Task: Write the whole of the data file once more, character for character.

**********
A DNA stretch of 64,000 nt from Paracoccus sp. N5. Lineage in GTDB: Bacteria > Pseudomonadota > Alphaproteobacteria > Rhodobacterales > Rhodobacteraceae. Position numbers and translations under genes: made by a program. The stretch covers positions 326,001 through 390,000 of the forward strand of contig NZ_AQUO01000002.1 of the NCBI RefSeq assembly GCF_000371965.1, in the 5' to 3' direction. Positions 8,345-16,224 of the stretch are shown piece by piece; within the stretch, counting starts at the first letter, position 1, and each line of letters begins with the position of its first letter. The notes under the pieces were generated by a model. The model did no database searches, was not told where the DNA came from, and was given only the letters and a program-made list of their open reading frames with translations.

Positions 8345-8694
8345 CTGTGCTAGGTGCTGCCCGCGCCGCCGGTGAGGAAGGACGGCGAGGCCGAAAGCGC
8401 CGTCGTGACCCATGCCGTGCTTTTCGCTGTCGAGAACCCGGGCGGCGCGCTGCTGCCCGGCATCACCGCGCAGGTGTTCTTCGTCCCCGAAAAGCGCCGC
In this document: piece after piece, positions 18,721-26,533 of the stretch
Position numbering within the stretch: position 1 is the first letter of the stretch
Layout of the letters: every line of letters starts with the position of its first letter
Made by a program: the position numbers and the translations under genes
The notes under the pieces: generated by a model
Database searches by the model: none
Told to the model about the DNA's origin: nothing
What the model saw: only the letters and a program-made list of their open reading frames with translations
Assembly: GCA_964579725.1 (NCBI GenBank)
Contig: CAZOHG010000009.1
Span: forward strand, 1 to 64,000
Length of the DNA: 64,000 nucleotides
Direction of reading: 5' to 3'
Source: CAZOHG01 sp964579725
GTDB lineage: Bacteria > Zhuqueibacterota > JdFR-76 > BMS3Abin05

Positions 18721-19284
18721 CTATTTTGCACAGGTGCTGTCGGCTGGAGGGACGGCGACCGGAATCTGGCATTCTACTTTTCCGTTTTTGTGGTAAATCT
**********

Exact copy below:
A DNA stretch of 64,000 nt from Paracoccus sp. N5. Lineage in GTDB: Bacteria > Pseudomonadota > Alphaproteobacteria > Rhodobacterales > Rhodobacteraceae. Position numbers and translations under genes: made by a program. The stretch covers positions 326,001 through 390,000 of the forward strand of contig NZ_AQUO01000002.1 of the NCBI RefSeq assembly GCF_000371965.1, in the 5' to 3' direction. Positions 8,345-16,224 of the stretch are shown piece by piece; within the stretch, counting starts at the first letter, position 1, and each line of letters begins with the position of its first letter. The notes under the pieces were generated by a model. The model did no database searches, was not told where the DNA came from, and was given only the letters and a program-made list of their open reading frames with translations.

Positions 8345-8694
8345 CTGTGCTAGGTGCTGCCCGCGCCGCCGGTGAGGAAGGACGGCGAGGCCGAAAGCGC
8401 CGTCGTGACCCATGCCGTGCTTTTCGCTGTCGAGAACCCGGGCGGCGCGCTGCTGCCCGGCATCACCGCGCAGGTGTTCTTCGTCCCCGAAAAGCGCCGC
In this document: piece after piece, positions 18,721-26,533 of the stretch
Position numbering within the stretch: position 1 is the first letter of the stretch
Layout of the letters: every line of letters starts with the position of its first letter
Made by a program: the position numbers and the translations under genes
The notes under the pieces: generated by a model
Database searches by the model: none
Told to the model about the DNA's origin: nothing
What the model saw: only the letters and a program-made list of their open reading frames with translations
Assembly: GCA_964579725.1 (NCBI GenBank)
Contig: CAZOHG010000009.1
Span: forward strand, 1 to 64,000
Length of the DNA: 64,000 nucleotides
Direction of reading: 5' to 3'
Source: CAZOHG01 sp964579725
GTDB lineage: Bacteria > Zhuqueibacterota > JdFR-76 > BMS3Abin05

Positions 18721-19284
18721 CTATTTTGCACAGGTGCTGTCGGCTGGAGGGACGGCGACCGGAATCTGGCATTCTACTTTTCCGTTTTTGTGGTAAATCT